Christou, A. and Mavroudi, E. (eds) (2015) Dismantling diasporas: rethinking the geographies of diasporic identity, connection and development, Ashgate

Re-energising debates on the conceptualisation of diasporas in migration scholarship and in geography, this work stresses the important role that geographers can play in interrupting assumptions about the spaces and processes of diaspora. The intricate, material and complex ways in which those in diaspora contest, construct and perform identity, politics, development and place is explored throughout this book. The authors ‘dismantle’ diasporas in order to re-theorise the concept through empirically grounded, cutting-edge global research.

This innovative volume will appeal to an international and interdisciplinary audience in ethnic, migration and diaspora studies as it tackles comparative, multi-sited and multi-method research through compelling case studies in a variety of contexts spanning the Global North and South. The research in this book is guided by four interconnected themes: the ways in which diasporas are constructed and performed through identity, the body, everyday practice and place; how those in diaspora become politicised and how this leads to unities and disunities in relation to ‘here’ and ‘there’; the ways in which diasporas seek to connect and re-connect with their ‘homelands’ and the consequences of this in terms of identity formation, employment and theorising who ‘counts’ as a diaspora; and how those in diaspora engage with homeland development and the challenges this creates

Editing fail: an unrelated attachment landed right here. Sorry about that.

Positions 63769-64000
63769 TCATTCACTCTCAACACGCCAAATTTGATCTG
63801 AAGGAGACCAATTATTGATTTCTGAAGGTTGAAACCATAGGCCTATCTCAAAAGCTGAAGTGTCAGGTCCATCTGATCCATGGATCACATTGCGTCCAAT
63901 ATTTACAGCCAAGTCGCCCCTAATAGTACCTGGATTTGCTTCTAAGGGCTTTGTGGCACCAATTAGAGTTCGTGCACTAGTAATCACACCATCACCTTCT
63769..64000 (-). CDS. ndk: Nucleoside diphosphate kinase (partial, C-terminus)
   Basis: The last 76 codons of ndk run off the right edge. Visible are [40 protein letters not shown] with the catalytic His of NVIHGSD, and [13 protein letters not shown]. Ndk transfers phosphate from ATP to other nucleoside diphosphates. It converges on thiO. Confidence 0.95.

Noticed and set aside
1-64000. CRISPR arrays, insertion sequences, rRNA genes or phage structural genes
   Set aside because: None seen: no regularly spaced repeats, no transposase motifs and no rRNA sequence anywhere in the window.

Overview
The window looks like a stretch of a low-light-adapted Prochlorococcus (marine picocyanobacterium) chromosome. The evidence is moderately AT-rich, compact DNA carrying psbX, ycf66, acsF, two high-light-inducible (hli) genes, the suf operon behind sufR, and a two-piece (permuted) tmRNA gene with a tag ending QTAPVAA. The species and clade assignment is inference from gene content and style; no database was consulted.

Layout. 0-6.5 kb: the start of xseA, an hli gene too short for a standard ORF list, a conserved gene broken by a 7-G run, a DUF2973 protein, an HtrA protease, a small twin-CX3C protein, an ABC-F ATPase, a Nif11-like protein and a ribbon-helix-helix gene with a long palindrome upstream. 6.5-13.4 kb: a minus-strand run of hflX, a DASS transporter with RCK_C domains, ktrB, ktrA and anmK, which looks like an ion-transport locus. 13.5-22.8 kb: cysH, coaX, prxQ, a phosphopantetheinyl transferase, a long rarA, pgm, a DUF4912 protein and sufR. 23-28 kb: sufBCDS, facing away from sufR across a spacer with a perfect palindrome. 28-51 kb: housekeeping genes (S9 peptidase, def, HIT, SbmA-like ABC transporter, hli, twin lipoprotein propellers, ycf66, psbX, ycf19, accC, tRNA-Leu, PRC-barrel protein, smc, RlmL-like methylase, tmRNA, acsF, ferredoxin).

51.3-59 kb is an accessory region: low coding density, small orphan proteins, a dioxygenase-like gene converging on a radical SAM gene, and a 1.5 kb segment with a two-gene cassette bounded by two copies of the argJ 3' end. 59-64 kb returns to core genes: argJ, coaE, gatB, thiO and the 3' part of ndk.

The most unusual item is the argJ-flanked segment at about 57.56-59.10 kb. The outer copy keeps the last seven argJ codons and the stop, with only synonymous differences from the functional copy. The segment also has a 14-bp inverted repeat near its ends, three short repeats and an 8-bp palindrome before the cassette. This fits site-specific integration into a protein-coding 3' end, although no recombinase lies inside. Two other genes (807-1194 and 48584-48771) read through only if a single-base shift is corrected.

Fischer-Nebmaier, W., Berg, M.P. and Christou, A.  (eds) (2015) Narrating the City: History, Space and the Everyday, Berghahn Publishers

In recent decades, the insight that narration shapes our perception of reality has inspired and influenced the most innovative historical accounts. Focusing on new research, this volume explores the history of non-elite populations in cities from Caracas to Vienna, and Paris to Belgrade. Narration is central to the theme of each contribution, whether as a means of description, a methodological approach, or basic story telling. This book brings together research that both asks classical socio-historical questions and takes narration seriously, engaging with novels, films, local history accounts, petitions to municipal authorities, and interviews with alternative cinema activists.

Blitz, B. K. (2014) Migration and Freedom: Mobility, Citizenship, and Exclusion, Edward Elgar Press.

Migration and Freedom is a thorough and revealing exploration of the complex relationship between mobility and citizenship in Europe. Brad Blitz draws upon European and international law, political theory, economics, history and contemporary studies of migration to provide an original account of the opportunities and challenges associated with the right to free movement in Europe and beyond. Integrating over 160 interviews with individuals in Croatia, Slovenia, Italy, Spain, the UK and Russia, this book provides a unique focus on both internal and inter-state mobility and a reevaluation of the concept of freedom of movement. The author documents successful and unsuccessful settlement and establishment cases and records how both official and informal restrictions on individuals’ mobility have effectively created new categories of citizenship and exclusion within Europe. This book is an original study aimed at academics, students and government officials interested in migration, international studies, public and social policy and politics.

Pasura, D. (2014) African Transnational Diasporas: Fractured Communities and Plural Identities of Zimbabweans in Britain, Palgrave Macmillan UK